Furloughing extended again
The Coronavirus Job Retention Scheme (CJRS) for furloughed workers has been extended until 30 September 2021. Currently, the worker must receive a minimum of 80% of ‘normal’ pay for their furloughed hours and this will continue through to September.
Until 30 June 2021, the position of the employer will be unchanged, namely:
- They can claim a CJRS grant to cover 80% of normal pay; but
- They must pay the employer National Insurance Contributions (NIC) plus minimum auto enrolment pension contributions on the salary actually paid to the worker, with no grant to cover these amounts.
From July, the cost of furloughing the worker will increase, as the grant will only cover 70% of normal pay, reducing to 60% for August and September.
An employee must not work for the company at all during the hours for which they are furloughed, but this can be as many or as few hours a week as are agreed between the worker and employer. An exception is a furloughed director, who is allowed to carry out any statutory work related to their directorship (e.g. preparation of accounts).
The eligibility for the scheme is being amended from 1 May 2021 to include employees who were employed on 2 March 2021, as long as a payment of earnings was reported through RTI between 31 October 2020 and 2 March 2021.
There are three possible reference dates for determining furlough pay, which depend on when the employee first had earnings reported on a Full Payment Statement (FPS) through Real-Time Information (RTI).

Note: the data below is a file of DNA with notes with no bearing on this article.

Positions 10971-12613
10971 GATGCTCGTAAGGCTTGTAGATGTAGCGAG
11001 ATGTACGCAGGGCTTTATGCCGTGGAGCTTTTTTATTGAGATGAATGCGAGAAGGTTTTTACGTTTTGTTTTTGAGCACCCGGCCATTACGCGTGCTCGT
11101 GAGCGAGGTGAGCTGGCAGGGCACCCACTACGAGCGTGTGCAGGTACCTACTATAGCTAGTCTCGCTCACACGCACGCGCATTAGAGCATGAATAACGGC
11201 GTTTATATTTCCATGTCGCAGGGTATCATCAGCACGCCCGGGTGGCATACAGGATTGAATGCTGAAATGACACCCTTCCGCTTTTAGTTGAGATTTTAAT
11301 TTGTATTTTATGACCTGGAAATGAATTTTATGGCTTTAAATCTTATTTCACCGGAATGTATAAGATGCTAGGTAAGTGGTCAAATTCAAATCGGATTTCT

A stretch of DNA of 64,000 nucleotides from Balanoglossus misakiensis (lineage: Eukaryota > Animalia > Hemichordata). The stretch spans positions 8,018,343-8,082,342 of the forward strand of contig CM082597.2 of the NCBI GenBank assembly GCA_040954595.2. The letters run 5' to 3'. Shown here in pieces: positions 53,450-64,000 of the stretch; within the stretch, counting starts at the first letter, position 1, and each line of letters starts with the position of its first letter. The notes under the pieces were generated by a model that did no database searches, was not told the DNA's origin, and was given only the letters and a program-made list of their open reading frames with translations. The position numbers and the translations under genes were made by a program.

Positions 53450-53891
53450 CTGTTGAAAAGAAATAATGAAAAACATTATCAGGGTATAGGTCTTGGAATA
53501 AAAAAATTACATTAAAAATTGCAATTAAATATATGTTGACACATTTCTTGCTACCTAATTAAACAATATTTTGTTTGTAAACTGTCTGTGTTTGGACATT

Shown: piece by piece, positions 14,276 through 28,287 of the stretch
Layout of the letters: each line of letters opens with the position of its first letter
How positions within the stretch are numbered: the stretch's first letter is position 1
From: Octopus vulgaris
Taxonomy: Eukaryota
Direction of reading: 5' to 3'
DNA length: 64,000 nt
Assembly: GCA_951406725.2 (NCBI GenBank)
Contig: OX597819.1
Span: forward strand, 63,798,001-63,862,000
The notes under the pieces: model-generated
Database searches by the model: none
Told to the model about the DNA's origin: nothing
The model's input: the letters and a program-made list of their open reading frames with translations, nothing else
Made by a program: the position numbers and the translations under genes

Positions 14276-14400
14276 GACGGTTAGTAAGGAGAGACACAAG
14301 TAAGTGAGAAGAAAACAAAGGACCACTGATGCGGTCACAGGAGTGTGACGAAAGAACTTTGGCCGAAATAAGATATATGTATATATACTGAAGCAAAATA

Grant claim deadlines will continue to be 14 days after the month-end although, as currently, most employers will want to make the claims in advance of payrolls being run.
There are to be two further grants available under the Self-employed Income Support Scheme (SEISS), both based on three months’ worth of previously reported profits.
The 4th grant (SEISS-4), covering February to April 2021, will be 80% of profits, up to a maximum of £7,500. HMRC will contact potentially eligible taxpayers in mid-April and applications will be open from late April until the end of May 2021.
The SEISS-5 grant covers May to September 2021 but is still based on three months of profits. Claims can be made from late July, but note that this grant will work differently to the others:
- If turnover has fallen by ≥ 30%, it will be 80% of profits, up to a maximum of £7,500
- If turnover has fallen by < 30%, it will be 30% of profits, up to a maximum of £2,850
Taxpayers who started a business in 2019/20 were not eligible for the first three grants but will be able to claim the 4th and 5th grants if they meet the revised qualifying conditions, including having filed a 2019/20 tax return by 2 March 2021. However, many people are still ineligible for these grants, including traders whose profits were previously over £50,000 and taxpayers who have less than 50% of total reported income from self employment.
Various points on the new SEISS grants still need to be clarified by HMRC but it has been confirmed that any grant received will be taxable in the tax year of receipt, irrespective of the business’s accounting period.